The nonprofit North Carolina Writers’ Network is the state’s oldest and largest literary arts services organization devoted to writers at all stages of development. For additional information, visit www.ncwriters.org.

 

GREENSBORO—The Keynote Address at the North Carolina Writers' Network 2018 Spring Conference kicks off a full day of classes and sessions on the craft and business of writing. Past speakers have included Michael Parker and North Carolina Literary Hall of Fame inductees Fred Chappell and Jaki Shelton Green.

Spring Conference happens Saturday, April 21, at the University of North Carolina at Greensboro. On-site registration will be available beginning at 8:00 am in the MHRA Building lobby on the UNCG campus.

2018 North Carolina Literary Hall of Fame inductee Jill McCorkle will give this year's Keynote Address.

McCorkle has the distinction of having her first two novels published on the same day in 1984. Since then she has published four other novels and four collections of short stories. Five of her books have been named New York Times notable books, while three of her stories have appeared in Best American Short Stories anthologies. McCorkle has received the New England Booksellers Award, the John Dos Passos Prize for Excellence in Literature, and the North Carolina Award for Literature. She is a member of the Fellowship of Southern Writers.

McCorkle has taught at UNC-Chapel Hill, Tufts, and Brandeis, where she was the Fannie Hurst Visiting Writer. She was a Briggs-Copeland Lecturer in Fiction at Harvard for five years where she also chaired Creative Writing. She currently teaches creative writing in the MFA Program at NC State University and is a core faculty member of the Bennington College Writing Seminars. A native of Lumberton, she lives with her husband, photographer Tom Rankin, in Hillsborough.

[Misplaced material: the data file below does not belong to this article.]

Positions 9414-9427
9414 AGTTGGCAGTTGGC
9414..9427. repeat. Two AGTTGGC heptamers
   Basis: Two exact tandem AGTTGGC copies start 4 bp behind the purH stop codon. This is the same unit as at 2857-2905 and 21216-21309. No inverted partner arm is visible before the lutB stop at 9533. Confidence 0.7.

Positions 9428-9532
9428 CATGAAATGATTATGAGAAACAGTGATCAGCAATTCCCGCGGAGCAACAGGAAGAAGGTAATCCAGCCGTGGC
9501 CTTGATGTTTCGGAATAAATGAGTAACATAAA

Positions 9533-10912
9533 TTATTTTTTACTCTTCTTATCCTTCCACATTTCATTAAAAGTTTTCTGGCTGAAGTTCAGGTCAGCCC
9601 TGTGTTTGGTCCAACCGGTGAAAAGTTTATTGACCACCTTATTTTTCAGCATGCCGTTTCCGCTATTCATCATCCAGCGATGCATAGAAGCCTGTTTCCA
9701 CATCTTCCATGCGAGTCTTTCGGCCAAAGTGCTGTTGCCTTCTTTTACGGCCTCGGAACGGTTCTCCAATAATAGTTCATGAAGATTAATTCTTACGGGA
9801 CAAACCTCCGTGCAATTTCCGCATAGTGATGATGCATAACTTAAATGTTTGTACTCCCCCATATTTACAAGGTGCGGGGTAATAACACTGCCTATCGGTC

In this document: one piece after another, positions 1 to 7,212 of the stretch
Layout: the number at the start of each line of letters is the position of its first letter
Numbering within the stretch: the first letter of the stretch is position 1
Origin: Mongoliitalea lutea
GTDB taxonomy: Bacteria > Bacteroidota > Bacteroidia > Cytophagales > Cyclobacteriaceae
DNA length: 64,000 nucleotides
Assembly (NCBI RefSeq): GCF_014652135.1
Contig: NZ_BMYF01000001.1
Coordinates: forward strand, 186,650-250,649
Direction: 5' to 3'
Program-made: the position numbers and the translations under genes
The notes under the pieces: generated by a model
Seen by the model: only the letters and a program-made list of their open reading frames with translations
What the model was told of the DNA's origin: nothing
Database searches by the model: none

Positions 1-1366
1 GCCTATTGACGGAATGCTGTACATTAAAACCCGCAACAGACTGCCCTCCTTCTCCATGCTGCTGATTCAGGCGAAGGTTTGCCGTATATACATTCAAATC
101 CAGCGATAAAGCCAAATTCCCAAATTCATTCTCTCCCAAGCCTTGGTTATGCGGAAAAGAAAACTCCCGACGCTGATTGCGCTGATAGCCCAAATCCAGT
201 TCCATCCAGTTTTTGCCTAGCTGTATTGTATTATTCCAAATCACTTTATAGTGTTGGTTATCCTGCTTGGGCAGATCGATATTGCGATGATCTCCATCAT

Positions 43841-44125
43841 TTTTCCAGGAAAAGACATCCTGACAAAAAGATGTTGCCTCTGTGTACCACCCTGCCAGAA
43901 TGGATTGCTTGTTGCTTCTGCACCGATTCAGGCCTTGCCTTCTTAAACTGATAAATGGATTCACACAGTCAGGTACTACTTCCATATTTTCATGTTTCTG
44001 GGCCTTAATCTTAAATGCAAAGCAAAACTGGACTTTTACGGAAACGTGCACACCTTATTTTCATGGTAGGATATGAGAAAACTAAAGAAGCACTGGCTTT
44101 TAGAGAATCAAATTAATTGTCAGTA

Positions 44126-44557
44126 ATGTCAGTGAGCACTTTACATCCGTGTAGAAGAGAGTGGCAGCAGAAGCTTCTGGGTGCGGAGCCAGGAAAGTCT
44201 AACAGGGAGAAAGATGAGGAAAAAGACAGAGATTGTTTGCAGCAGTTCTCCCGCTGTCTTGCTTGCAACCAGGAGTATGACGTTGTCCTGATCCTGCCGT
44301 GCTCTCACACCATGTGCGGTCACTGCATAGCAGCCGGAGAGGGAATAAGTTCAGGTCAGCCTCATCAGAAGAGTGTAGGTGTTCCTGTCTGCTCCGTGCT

You can read McCorkle's essay "Cuss Time" and her short story, "Me and Big Foot," on the American Scholar website.

When McCorkle is inducted into the NC Literary Hall of Fame this October, she will join journalist Joseph Mitchell as one of two from Robeson County. Other inductees include Dr. James W. Clark, Jr., of Raleigh; Randall Kenan of Hillsborough; Penelope Niven of High Point; and Marsha White Warren of Chapel Hill.'

“I am Robeson County born and bred,” McCorkle said. “To me it’s an important place, and my work does reflect this place.”

McCorkle is working on her next novel, which weaves her memories of growing up in Lumberton with her father's recollections of a famous train wreck in Robeson County during World War Two. There is "a courtroom trial as a backdrop" as well as plenty of Robeson County history.

The North Carolina Writers' Network 2018 Spring Conference offers classes on fiction, poetry, and creative nonfiction, as well as cinematic storytelling techniques; how to submit; and law for writers. Popular programs include the open mics, faculty readings, "Lunch with an Author," and Slush Pile Live! where anonymous submissions are read aloud infront of a panel of editors, who offer constructive feedback each piece—live! 

For a taste of what to expect at this year's Keynote Address, you can listen to Fred Chappell give the Keynote Address at the NCWN 2017 Spring Conference, here.

Spring Conference is sponsored in part by UNCG’s Creative Writing Program, which will provide parking for Spring Conference registrants in the Oakland Avenue Parking Deck, across Forest Street from the MHRA Building (behind Yum Yum Better Ice Cream and Old Town Draught House). Other sponsors include the North Carolina Arts Council.

Learn more and register at www.ncwriters.org.